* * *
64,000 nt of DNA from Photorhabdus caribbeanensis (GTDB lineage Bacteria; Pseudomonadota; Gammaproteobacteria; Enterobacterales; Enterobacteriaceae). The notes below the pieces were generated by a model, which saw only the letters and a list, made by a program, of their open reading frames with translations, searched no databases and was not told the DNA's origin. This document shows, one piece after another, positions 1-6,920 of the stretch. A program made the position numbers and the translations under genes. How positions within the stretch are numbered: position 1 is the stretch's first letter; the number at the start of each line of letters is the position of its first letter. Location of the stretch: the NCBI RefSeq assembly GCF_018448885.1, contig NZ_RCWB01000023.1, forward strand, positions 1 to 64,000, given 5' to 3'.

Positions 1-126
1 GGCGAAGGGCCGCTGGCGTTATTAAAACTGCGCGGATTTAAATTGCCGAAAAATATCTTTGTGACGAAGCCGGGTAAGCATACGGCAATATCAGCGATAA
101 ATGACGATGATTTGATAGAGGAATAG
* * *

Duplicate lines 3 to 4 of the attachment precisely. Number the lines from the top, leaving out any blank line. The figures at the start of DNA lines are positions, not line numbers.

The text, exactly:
1 GGCGAAGGGCCGCTGGCGTTATTAAAACTGCGCGGATTTAAATTGCCGAAAAATATCTTTGTGACGAAGCCGGGTAAGCATACGGCAATATCAGCGATAA
101 ATGACGATGATTTGATAGAGGAATAG